Turning now to the instant invention, two preferred embodiments of the present invention are described hereinafter with reference to the accompanying drawings.
Referring to FIG. 4, a conductive gasket 100 according to the present invention includes a flexible non-conductive core 102 extending longitudinally; and a conductive cloth 106 enclosing the entire outer surface of the core 102 in such a manner that an overlapped portion 108 is formed. A double-sided, pressure sensitive adhesive (PSA) tape 120 is attached to and covers overlapped portion 108 lengthwise. Tape 120 fixes the conductive gasket 100 to another member. A ridge 150 is formed on the PSA tape attached side of conductive cloth 106. Between the conductive cloth and core 102, a hot-melt adhesive 104 is provided so that conductive cloth 106 is attached to core 102. Reference number 122 represents a separator attached to the bottom of PSA tape 120.
The core is preferably an elastic, non-conductive elastomer. Urethane sponge, silicone sponge, neoprene sponge or rubber sponge may be used for core 102. In addition, an elastomer in liquid form may be used as sponge foam by foaming in conductive cloth 106.
The conductive cloth 106 is formed of polyester or nylon in woven fabric or non-woven fabric shape. Cloth 106 is given conductive characteristics through electroless plating, using copper, nickel, silver, or an alloy of copper, nickel or silver.
The hot-melt adhesive is in a non-adhesive solid state at room temperature and changed into an adhesive fluid state above a predetermined temperature. Accordingly, in manufacturing, the hot-melt adhesive is inserted as a film shape between conductive cloth 106 and core 102. The adhesive changes into liquid state at a predetermined temperature and atmosphere, and attaches conductive cloth 106 to core 102. Then, the hot-melt adhesive is returned to solid state at room temperature.
According to a first embodiment of the present invention, a ridge 150 is formed by folding the edge of the PSA tape attached side of conductive cloth 106. The ridge does not need to be formed on both edges of the PSA tape attached side of the conductive cloth 106 and may be formed on either of the edges. Furthermore, ridge 150 does not necessarily need to be formed on the edge and may be formed at any location between PSA 120 tape and the edge. It is desirable that the height H of ridge 150 is the same as or a little larger than the thickness of PSA tape 120.
For manufacturing convenience, ridge 150 is formed by forcibly folding a portion of conductive cloth 106, in the first embodiment. However, ridge 150 may also be formed by separately forming a structure corresponding to ridge 150 and attaching the separately formed structure.
As described hereinafter, according to the present invention, the PSA tape may be formed of conductive or non-conductive material. For lower manufacturing costs, it is desirable to use a non-conductive material.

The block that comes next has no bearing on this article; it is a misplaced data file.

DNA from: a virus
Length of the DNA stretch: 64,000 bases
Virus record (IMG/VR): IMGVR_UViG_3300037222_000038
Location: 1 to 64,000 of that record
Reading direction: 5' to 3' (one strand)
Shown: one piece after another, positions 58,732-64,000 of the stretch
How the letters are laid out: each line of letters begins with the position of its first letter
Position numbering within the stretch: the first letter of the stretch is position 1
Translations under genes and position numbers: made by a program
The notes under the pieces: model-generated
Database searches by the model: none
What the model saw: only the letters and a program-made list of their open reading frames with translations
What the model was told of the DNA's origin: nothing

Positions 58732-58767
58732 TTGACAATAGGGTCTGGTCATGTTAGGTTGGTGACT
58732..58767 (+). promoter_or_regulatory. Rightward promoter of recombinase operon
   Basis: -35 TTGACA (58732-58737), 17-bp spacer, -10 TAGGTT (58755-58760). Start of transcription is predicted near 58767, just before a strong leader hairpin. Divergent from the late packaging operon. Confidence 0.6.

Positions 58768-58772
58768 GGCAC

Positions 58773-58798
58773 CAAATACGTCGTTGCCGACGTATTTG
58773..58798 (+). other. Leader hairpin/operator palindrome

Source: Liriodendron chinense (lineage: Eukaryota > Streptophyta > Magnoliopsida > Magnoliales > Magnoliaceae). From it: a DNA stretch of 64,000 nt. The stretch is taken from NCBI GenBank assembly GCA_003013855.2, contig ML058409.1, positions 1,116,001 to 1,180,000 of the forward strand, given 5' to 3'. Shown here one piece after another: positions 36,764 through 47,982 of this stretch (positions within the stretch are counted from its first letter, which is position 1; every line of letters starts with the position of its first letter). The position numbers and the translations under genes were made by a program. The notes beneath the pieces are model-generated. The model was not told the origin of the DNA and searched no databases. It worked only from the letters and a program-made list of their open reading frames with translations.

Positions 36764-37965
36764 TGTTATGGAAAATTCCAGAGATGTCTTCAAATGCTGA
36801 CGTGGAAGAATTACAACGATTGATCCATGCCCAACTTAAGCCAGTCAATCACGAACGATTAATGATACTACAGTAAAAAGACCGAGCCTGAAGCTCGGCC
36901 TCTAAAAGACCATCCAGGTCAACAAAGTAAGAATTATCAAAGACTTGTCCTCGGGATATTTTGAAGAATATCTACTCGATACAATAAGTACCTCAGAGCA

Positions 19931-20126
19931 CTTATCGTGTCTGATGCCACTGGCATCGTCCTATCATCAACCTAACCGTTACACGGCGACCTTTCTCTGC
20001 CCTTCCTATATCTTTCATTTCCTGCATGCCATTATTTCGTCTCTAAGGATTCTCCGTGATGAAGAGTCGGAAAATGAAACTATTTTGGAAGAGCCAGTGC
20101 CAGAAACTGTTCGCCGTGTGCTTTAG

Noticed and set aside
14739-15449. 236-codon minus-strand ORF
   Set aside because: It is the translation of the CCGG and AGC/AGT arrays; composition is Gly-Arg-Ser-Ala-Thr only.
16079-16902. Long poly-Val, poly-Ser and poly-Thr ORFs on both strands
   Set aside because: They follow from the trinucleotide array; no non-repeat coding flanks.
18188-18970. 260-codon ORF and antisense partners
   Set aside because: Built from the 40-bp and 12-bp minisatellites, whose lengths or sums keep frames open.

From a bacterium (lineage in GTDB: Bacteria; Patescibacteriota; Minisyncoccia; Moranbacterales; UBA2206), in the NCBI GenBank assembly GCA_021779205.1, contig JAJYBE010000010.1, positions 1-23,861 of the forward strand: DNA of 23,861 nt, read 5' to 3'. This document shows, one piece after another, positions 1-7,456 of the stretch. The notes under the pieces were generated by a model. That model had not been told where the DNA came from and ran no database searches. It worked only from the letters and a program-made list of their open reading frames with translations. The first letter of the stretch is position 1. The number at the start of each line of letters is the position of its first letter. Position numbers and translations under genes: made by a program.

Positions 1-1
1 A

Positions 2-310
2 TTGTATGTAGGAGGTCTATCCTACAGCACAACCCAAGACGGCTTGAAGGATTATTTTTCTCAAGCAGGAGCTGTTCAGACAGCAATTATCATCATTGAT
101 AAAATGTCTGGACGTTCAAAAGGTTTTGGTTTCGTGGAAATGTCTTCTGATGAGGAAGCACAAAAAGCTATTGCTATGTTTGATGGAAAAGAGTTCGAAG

Another embodiment of the conductive gasket according to the present invention is illustrated in FIG. 5. In FIG. 5, portions of core 102 corresponding to the edges of the PSA tape attached side of conductive cloth 106 protrudes beyond the other portion thereof. In other words, the PSA tape attached side of the core is carved in from the edges to the center. Therefore, conductive cloth 106 does not need to be folded along the edges. It is enough to form the core 102 as described above. By adjusting the shape of core 102 appropriately, larger contact portions can be obtained relative to the first embodiment.
Conductive gasket 100 is attached to a first conductive member after removing separator 122 attached to the bottom of the PSA tape. When a second conductive member presses the gasket 100 under this condition, core 102 accommodates the pressure and is pressed accordingly. Then, the PSA tape attached side of conductive cloth 106 comes in contact with the first conductive member. As a result, a conduction path is formed between the first and second conductive members.
In some circumstance experienced with prior art gaskets, a minute clearance may be formed between conductive cloth 106 and the conductive member with gasket 100 attached thereto. According to the present invention, however, since at least one ridge 160, having a height corresponding to the thickness of the PSA tape is formed, the conductive path does not fail to form. In other words, even though a minute clearance is generated, a conductive path is nonetheless formed by the ridge 160 according to the present invention. This provides enhanced reliability.
FIGS. 6 and 7 illustrate conductive gaskets in which the ends of the conductive cloth 106 are not overlapped. In FIG. 6, the ends of conductive cloth 106 meet each other. In FIG. 7, the ends of conductive cloth 106 are spaced apart from each other. The ridge according to the present invention can be also applied to remedy these situations.
Even when an extremely narrow gasket is used in small-sized electronic devices, a wide PSA tape 120 can be used for the gasket to form ridge 160 on the edge. Accordingly, even an extremely narrow gasket can be firmly attached to a conductive member by using a wide PSA tape 120. This results in enhanced efficiency of the gasket. Furthermore, the present invention advantageously provides enhanced productivity, by applying a wide PSA tape to an extremely narrow gasket for use in small-sized electronic devices and firmly attaching the gasket to a conductive member.
Moreover, even a low-priced, non-conductive PSA tape can enhance the shielding reliability. This results in reduced manufacturing costs.
As described above, the present invention provides an advantage of enhanced EMI/RFI shielding efficiency and contact reliability by forming a conductive path between conductive members at all times with at least one ridge having a height corresponding to the thickness of the PSA tape.
This invention has been described above with reference to the aforementioned embodiments. It is evident, however, that many alternatives, modifications and variations will be apparent to those having skill in the art in light of the foregoing description. Accordingly, the present invention embraces all such alternatives, modifications and variations as fall within the spirit and scope of the appended claims and their equivalents.
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|U.S. Classification||174/358, 277/920, 277/582, 277/354|
|Cooperative Classification||Y10S277/92, H05K9/0015|
|Mar 31, 2000||AS||Assignment|
Owner name: EXPAN ELECTRONICS CO., LTD., KOREA, REPUBLIC OF
Free format text: ASSIGNMENT OF ASSIGNORS INTEREST;ASSIGNOR:KIM, SUN-KI;REEL/FRAME:010720/0787
Effective date: 20000330
|Sep 30, 2003||AS||Assignment|
Owner name: AMIC CO., LTD., A CORPORATION CHARTERED IN AND EXI
Free format text: CHANGE OF NAME;ASSIGNOR:EXPAN ELECTRONICS CO., LTD.;REEL/FRAME:014548/0034
Effective date: 20030925
|May 25, 2007||FPAY||Fee payment|
Year of fee payment: 4
|Jul 4, 2011||REMI||Maintenance fee reminder mailed|
|Nov 25, 2011||LAPS||Lapse for failure to pay maintenance fees|
|Jan 17, 2012||FP||Expired due to failure to pay maintenance fee|
Effective date: 20111125